In the Matter Jest8 Limited Trading as Riyo's Application for Parental Consent Method, Project No. P-155405 #00004

Submission Number:
Kris Alman MD
Initiative Name:
In the Matter Jest8 Limited Trading as Riyo's Application for Parental Consent Method, Project No. P-155405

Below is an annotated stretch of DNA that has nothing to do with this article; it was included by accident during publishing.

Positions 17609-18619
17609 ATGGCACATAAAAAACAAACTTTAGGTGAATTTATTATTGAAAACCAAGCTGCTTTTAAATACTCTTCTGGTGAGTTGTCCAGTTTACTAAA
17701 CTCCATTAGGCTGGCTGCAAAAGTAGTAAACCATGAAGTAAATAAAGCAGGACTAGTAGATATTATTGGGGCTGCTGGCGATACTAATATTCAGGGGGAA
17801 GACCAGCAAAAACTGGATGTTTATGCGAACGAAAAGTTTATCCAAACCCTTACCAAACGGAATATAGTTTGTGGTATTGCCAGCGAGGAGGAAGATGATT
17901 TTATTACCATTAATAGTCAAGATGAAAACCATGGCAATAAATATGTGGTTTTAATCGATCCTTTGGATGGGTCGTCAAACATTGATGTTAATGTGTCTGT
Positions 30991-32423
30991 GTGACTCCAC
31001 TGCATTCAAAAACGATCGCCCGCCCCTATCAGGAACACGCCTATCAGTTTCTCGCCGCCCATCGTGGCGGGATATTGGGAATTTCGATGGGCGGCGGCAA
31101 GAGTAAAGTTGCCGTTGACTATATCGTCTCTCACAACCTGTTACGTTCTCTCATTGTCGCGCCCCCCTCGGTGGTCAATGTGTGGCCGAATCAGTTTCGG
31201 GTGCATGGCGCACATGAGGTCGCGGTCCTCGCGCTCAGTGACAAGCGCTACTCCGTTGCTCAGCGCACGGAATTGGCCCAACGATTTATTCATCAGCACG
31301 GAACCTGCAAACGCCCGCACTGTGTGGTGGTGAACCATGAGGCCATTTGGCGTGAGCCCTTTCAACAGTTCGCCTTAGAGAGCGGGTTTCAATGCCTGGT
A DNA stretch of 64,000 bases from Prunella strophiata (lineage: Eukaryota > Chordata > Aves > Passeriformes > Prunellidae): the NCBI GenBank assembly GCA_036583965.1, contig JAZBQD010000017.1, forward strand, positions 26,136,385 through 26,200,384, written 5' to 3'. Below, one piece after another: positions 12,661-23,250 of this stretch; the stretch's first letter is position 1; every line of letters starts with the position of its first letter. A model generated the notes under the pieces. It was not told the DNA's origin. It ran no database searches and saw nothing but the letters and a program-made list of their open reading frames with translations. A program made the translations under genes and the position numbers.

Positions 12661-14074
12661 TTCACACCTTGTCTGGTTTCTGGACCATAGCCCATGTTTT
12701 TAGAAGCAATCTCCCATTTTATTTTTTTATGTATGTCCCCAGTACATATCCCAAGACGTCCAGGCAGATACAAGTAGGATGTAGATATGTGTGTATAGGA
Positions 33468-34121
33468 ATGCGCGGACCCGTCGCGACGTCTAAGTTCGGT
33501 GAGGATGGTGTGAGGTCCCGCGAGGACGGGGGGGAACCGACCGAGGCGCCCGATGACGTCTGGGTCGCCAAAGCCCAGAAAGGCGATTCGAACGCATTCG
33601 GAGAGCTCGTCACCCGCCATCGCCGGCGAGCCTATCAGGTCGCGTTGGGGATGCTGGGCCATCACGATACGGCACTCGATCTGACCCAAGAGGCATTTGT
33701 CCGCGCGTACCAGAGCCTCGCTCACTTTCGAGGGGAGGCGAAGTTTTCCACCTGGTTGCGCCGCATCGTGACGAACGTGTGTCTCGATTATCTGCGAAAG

I oppose Riyo's request for FTC approval of visual scanning to comply with COPPA requirements of parental consent for online activity for kids 12 and under. This is another example of the "sharing" economy gone amok: Silicon Valley stretching its fingers far too deeply into our identity. A video describes "Face Match to Verified Photo Identification" ("FMVPI") technology showing the individual uploading a copy of his driver's license and confirming his likeness with a "selfie". Riyo holds an exclusive license to the underlying Jumio technology confirming photo identification. Jumio is backed by top tier investors including Andreessen Horowitz, Citi Ventures and Facebook Co-Founder Eduardo Saverin. The Department of Homeland Security recommends stricter handling of sensitive personally identifiable information (PII). The driver's license and biometric identifiers are stand-alone sensitive PII. There's increased risk to an individual if sensitive PII data are compromised. FMVPI poses a significant risk to parents. Jumio's technology uploads sensitive PII-something I am loath to support regardless of this company's promise of security and privacy. This year my husband was a victim of Premera's data breach; and I was a victim of the OPM data breach. My husband and I are victims of tax-related identity theft. So are two of my nieces. One had to wait nearly 18 months to get ~$8000 owed to her. Having experienced identity theft, I refuse to give my sensitive PII over the Internet, regardless of the testimonials supportive of this technology. Federal employees who are also victims (or know victims) of the OPM data breach should be equally wary of this technology. There is nothing on a driver's license that confirms the individual is the parent. That person could be an irresponsible or predatory uncle or neighbor. Further the real parent would have no control over the child's access to online services since successful completion of the FMVPI process gives the child carte blanche to all internet services. For example, a child could become a super cyber-bully with the WUT app for "anonymish, ephemeral messages to your Facebook friends." Apple must refund millions of dollars to consumers for allowing kids to purchase apps without their consent. Could this approval extend to online purchases as well? My children are now adults, but I have a cautionary tale. In 2011 my then 19 year-old daughter merely clicked a button for a "Google Offers" coupon (a beta product to compete with Groupon) and "paid" for a product without entering credit card information on a website promoting it. She was shocked and asked me how that could have happened. It took sleuth work to figure out that Google had stored my credit card information for a tennis tournament she had participated in 2010 and had applied her new charge to my stored credit card without my consent. I complained to the FTC and never heard back. There is nothing to stop Riyo from re-purposing PII. Nor is there anything stopping Google Ventures (or any other huge, profitable investors of companies that use PII for direct marketing) from investing in this company. Indeed, Google Ventures has already partnered with Andreessen Horowitz, one of the biggest technology venture capital firms in the world, to Invest In Google Glass Ecosystem. With lawsuits and massive data breaches that prove sensitive PII is already far too accessible for commercial misuse and theft, the FTC should do all it can to mitigate the furtherance--especially by Silicon Valley billionaires who mine our identity, privatizing profits and socializing risks. Please do not approve this technology.